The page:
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I always read, with VPS you have so much freedom! You can configure it however you want!

... what does all that even mean? I mean really, all I want is for my host to have php, apache, and mysql. Can somebody please elaborate the important features everybody always seem to talk about? All my google searches always lead me to the same vague answer regarding how "I am the boss".

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migrated from stackoverflow.com Mar 27 '11 at 7:40

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closed as not a real question by Chopper3 Mar 27 '11 at 11:22

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Belongs to superuser.com, I think. –  Olli Mar 27 '11 at 10:54

2 Answers 2

It could be particularly interesting if you want to use less common PHP extensions, less common programming / scripting languages (python perhaps?), less common persistance storage mechanisms (PostgreSQL, MongoDB, CouchDB, etc., etc.), or even less common webservers (nginx). You might also want to install certain pieces of software that you want your web application to interact with in the backend. For instance certain back-office applications, etc. etc.

The whole world doesn't revolve around a PHP/MySQL/Apache stack, you know. ;-)

* and by less common I mean: what is generally offered at your average shared hosting provider.

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I actually do know that, but the lamp stack really is my only option since I'm not a web designer or a computer science major. Just a guy who wants to start up a website. There's no reason for me to choose another language since my site is not complex AT ALL, and I'm already comfortable with php. MySQL is already too good hah. I actually thought about using lighttpd, but never got around to that. Either way, many shared hosting offers that (including mine). Can you be more specific about the apps for backend? –  Anonymous Mar 27 '11 at 7:21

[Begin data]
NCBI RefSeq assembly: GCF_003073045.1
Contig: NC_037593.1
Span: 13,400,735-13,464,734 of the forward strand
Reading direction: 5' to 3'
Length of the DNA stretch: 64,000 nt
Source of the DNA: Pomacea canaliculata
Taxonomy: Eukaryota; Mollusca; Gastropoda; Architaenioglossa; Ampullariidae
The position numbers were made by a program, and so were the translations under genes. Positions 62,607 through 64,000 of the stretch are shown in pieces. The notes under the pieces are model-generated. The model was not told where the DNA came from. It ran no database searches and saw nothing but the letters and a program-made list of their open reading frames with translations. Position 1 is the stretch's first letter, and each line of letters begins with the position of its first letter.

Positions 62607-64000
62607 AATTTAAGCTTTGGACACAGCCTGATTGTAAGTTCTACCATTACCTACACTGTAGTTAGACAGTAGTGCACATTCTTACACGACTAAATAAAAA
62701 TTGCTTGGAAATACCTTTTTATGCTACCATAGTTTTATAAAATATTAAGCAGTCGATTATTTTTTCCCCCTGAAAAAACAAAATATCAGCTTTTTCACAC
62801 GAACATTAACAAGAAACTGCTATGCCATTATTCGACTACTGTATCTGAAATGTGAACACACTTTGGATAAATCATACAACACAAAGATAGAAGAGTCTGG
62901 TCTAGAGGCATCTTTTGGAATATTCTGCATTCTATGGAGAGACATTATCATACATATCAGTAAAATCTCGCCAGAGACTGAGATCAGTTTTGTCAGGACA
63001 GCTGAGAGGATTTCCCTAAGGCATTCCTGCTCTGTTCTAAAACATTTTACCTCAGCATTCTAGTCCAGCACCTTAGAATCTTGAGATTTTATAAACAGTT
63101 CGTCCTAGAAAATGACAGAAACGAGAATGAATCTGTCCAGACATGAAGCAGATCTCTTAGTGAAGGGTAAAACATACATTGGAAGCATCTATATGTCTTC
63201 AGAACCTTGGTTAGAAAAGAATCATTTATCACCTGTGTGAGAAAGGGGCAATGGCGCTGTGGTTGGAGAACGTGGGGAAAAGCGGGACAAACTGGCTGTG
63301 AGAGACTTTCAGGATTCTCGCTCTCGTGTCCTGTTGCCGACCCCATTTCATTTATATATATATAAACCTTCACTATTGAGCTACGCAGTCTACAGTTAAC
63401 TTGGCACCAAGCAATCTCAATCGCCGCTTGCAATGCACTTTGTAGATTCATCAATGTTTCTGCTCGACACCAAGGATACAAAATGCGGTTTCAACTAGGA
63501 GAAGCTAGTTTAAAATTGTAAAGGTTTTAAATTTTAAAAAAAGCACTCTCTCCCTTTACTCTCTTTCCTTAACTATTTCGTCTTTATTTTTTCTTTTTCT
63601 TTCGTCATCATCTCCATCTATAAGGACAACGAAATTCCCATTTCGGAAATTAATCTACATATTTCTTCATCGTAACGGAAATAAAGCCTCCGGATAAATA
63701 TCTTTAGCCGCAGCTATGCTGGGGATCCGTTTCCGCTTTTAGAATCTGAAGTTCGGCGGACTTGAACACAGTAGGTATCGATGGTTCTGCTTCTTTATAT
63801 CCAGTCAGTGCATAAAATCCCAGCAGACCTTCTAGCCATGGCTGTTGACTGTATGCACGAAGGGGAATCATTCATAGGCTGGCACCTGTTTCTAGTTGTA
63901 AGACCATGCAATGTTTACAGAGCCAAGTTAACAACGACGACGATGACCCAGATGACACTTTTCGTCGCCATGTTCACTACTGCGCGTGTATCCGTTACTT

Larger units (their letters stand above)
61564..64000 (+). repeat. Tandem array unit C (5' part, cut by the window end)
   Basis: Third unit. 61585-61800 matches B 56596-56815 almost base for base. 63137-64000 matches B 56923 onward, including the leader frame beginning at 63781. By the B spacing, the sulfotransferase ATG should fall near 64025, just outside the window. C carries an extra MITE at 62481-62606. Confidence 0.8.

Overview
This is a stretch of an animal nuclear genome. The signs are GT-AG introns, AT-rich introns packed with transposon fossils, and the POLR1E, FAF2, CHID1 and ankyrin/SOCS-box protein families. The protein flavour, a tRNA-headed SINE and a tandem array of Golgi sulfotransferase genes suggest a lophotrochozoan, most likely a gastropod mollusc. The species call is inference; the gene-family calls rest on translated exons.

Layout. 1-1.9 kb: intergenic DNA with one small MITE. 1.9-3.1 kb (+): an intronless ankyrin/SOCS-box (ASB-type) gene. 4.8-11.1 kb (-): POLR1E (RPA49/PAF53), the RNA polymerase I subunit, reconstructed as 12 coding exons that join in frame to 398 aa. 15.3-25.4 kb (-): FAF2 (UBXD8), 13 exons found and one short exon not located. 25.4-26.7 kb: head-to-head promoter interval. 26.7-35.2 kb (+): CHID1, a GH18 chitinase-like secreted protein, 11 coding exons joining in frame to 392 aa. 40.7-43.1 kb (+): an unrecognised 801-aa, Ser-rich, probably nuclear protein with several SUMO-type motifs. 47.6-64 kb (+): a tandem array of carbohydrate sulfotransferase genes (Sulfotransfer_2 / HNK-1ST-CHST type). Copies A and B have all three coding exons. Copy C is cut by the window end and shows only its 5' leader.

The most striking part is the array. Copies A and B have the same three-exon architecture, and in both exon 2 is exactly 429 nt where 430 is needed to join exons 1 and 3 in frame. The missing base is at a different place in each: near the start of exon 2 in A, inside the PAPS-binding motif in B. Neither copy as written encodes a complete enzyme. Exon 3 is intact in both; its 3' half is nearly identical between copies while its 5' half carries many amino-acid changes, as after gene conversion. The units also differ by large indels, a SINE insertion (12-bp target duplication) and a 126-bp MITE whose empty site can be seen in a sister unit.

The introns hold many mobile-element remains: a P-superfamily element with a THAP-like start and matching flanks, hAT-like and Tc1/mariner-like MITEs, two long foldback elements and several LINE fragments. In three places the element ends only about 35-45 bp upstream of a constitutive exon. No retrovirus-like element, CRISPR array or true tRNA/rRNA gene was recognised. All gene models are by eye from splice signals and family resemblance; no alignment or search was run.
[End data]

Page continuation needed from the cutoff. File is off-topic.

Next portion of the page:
Well then these options obviously are not for you at this moment (nor do I need them at this time). But imagine a medium to large size company that has a serious busy web application they want maximum control over: security wise, performance wise, etc. etc. And although running a back-office application on your webserver is a bit odd perhaps, I could imagine having some intermediate application running on the webserver that synchronizes the web-database at intervals with a databse at their office, or something like that. I'm sure somebody else could chime in here with more realistic examples. –  fireeyedboy Mar 27 '11 at 7:29
    
O, and furthermore, updating the software (PHP for instance) to the latest stable version, in stead of having to wait for your hosting company to install 5.3 for instance. Etc., etc. –  fireeyedboy Mar 27 '11 at 7:34
    
Well I have another question, might make a topic about this actually, but I'd like to ask you first. Is there ever a time when a company/person would actually move from an unmanaged vps to a managed vps? Seems counter-intuitive but I must ask. –  Anonymous Mar 27 '11 at 7:35
    
Not sure, as I'm not experienced in this field, but I could imagine this happening when they felt / came to the conclusion that they don't have enough in-house knowledge or capacity (anymore) to do all the systemadmin work that is needed to run it properly. –  Decent Dabbler Mar 27 '11 at 7:45

Well, VPS (virtual private server) is a box in the sky; you have full access to the server (shell access, and root). This means you have more freedom (you can do ANYTHING on that box), but it also means more work. Where your webhost has everything set up (apache, mysql, php, etc) and configured correctly, this isn't the case with most VPS. You would need to install mysql, apache, php, etc. and configure them correctly (or be hacked).

VPS are great for some things, whereas a webhost is the way to go for others. It really just depends on what you want to do.

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Well I know with a managed vps, they do most of that with you. In fact, servint, a managed vps host, even has a kickstart porgram which babysteps you until you get everything. But really, what is there to get >.< . All these ambiguous answers :/ –  Anonymous Mar 27 '11 at 7:11